We tend to cling to medical ideas long after they’re out of date. One of those still-circulating-but-scientifically-expired ideas is that depression is caused by low levels of the neurotransmitter serotonin.
For the past two decades or so, we’ve been told that if we just give our serotonin levels a boost — either pharmacologically (with a serotonin antidepressant) or naturally (with, say, exercise or sun lamps) — we’ll re-balance our brain chemicals and start feeling better.
Only, as National Public Radio science reporter Alix Spiegel noted in a Morning Edition broadcast on Monday, “for many scientists who research depression, this explanation is no longer satisfying.”
Taking an antidepressant or exercising or sitting under a full-spectrum bank of lights may improve your mood, but not because you’ve replenished your stores of serotonin.
“Chemical imbalance is sort of last-century thinking. It’s much more complicated than that,” Dr. Joseph Coyle, a professor of neuroscience at Harvard Medical School and editor of the journal Archives of General Psychiatry, told Siegel. “It’s really an outmoded way of thinking.”
Coyle believes serotonin plays a role in depression, but not, he said, because the levels get depleted.
Other scientists are even more aggressive in downplaying serotonin’s role in depression.
“I don’t think there’s any convincing body of data that anybody has ever found that depression is associated to a significant extent with a loss of serotonin,” Alan Frazer, an antidepressant researcher and chairman of the pharmacology department at the University of Texas Health Science Center at San Antonio, told Siegel.
Began with Parkinson‘s disease
In her broadcast, Siegel describes how “the story of low serotonin came to dominate our understanding of what causes depression.” The idea began, she says, in the mid-1960s, when scientists discovered that another brain disorder, Parkinson’s disease, was caused by a deficiency of the neurotransmitter dopamine. Could depression also be caused by some kind of chemical deficiency, the scientists wondered.
When the antidepressant Prozac — which works on a single neurotransmitter, serotonin — burst on the market in 1987, some researchers believed they had found that chemical.
But science has not supported that view. Siegel cites one such study (of many):
In the 1990s, [Dr. Pedro Delgado, now chair of the University of Texas psychiatry department] carried out a study that showed that if you take a normal person and deplete them of serotonin, they will not become depressed. He says he feels this demonstrates that low serotonin doesn’t cause depression.
Delgado has been even more outspoken than that on the issue. In an article published in the Journal of Clinical Psychiatry way back in 2000, Delgado wrote these somewhat scathing remarks: “Some have argued that depression may be due to a deficiency of [norepinephrine] or [serotonin] because the enhancement of noradrenergic or serotonergic neurotransmission improves the symptoms of depression. However, this is akin to saying that because a rash on one’s arm improves with the use of a steroid cream, the rash must be due to a steroid deficiency.”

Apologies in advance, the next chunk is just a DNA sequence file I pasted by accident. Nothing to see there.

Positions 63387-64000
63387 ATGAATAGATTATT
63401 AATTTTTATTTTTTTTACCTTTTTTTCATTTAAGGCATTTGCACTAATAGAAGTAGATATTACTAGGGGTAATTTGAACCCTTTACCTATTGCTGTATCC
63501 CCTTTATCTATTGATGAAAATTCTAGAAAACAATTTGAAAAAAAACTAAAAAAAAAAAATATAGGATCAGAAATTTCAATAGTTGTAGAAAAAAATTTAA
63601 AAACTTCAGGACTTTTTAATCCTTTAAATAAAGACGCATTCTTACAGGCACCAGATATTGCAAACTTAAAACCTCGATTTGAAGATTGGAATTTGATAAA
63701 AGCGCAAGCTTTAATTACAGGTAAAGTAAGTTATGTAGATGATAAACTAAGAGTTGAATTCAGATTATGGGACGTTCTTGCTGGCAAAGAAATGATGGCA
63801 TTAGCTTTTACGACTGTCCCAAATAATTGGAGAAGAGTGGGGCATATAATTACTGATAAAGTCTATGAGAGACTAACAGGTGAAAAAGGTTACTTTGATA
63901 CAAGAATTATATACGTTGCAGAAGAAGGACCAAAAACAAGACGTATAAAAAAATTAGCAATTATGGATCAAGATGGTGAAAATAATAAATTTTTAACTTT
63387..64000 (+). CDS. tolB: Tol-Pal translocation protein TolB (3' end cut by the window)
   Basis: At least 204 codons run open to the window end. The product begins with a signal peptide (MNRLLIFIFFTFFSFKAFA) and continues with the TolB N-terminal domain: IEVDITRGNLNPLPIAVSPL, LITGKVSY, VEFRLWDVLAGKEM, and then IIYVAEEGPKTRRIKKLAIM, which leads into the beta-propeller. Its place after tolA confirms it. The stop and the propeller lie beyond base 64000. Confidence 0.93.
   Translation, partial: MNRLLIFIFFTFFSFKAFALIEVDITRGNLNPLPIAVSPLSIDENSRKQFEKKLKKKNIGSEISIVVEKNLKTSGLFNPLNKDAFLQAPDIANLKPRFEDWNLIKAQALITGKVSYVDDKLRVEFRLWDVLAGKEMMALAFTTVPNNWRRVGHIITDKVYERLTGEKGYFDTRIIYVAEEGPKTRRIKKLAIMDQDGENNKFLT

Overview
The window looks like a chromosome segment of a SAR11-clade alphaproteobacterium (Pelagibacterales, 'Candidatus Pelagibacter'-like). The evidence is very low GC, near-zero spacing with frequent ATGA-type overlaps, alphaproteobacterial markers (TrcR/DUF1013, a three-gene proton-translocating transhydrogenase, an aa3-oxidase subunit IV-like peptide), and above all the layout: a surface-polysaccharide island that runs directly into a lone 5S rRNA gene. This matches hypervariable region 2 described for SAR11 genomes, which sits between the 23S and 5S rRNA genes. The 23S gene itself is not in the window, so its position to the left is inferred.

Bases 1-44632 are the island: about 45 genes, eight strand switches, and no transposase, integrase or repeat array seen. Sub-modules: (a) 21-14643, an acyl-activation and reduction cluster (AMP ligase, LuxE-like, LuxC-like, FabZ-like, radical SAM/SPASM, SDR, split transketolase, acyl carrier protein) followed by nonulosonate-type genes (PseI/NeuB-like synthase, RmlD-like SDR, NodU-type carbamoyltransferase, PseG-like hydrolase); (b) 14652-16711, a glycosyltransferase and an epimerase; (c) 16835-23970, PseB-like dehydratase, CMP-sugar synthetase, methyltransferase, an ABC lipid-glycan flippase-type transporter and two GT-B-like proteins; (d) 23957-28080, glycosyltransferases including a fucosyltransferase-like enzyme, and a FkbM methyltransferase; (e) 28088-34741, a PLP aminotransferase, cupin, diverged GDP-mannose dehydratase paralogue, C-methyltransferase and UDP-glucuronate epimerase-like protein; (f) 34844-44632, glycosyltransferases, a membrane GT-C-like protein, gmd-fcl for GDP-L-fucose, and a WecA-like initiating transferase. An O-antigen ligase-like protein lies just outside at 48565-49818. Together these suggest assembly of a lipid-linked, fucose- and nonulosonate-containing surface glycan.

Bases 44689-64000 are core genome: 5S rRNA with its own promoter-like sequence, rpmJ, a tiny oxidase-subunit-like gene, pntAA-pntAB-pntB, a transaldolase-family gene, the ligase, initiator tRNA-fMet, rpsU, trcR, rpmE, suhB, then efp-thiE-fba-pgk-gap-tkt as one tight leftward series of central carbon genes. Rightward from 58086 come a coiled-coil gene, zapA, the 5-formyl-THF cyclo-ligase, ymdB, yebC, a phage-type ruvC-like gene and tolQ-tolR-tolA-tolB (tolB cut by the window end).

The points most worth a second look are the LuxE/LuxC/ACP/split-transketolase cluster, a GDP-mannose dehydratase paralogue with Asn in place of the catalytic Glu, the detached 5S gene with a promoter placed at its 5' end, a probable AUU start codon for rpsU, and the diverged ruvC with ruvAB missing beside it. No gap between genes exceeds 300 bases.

As Siegel reports, there is an upside to the myth that low serotonin levels cause depression: If people think their depression is triggered by a chemical imbalance — and that it can be corrected by taking a drug — they may be more likely to seek care, an action that by itself can reduce stress and, thus, improve mood.
“Still, there’s no question that the story also has downsides,” Siegel adds. “Describing the problem exclusively in biological terms has convinced many people to take antidepressants when other therapies — like talk therapy — can work just as well.”
Although Siegel doesn’t mention it in her report, prolonging the public myth that low serotonin levels cause depression has a huge upside for the pharmaceutical industry. Here’s why, as explained by the authors of a 2005 article in the open-access journal PLoS Medicine on the “disconnect” between advertisements promoting serotonin antidepressants and the scientific literature:
The impact of the widespread promotion of the serotonin hypothesis should not be underestimated. Antidepressant advertisements are ubiquitous in American media, and there is emerging evidence that these advertisements have the potential to confound the doctor-patient relationship. … These advertisements present a seductive concept, and the fact that patients are now presenting with a self-described “chemical imbalance” shows that [direct-to-consumer advertising] is having its intended effect: the medical marketplace is being shaped in a way that is advantageous to the pharmaceutical companies. …
Patients who are convinced they are suffering from a neurotransmitter defect are likely to request a prescription for antidepressants, and may be skeptical of physicians who suggest other interventions, such as cognitive-behavioral therapy, evidence-based or not.
We need to stop framing depression as a chemical imbalance, argues Siegel (who acknowledges in her broadcast that she was prescribed Prozac for depression when she was a teenager). The biology of depression is much more complicated, she says “and, in a way, not all that reassuring. Researchers don’t really know what causes depression. They’re making progress but they don’t know. That’s the real story.”
“It’s not exactly a blockbuster,” she adds.
You can read and/or listen to Siegel’s broadcast on the NPR website.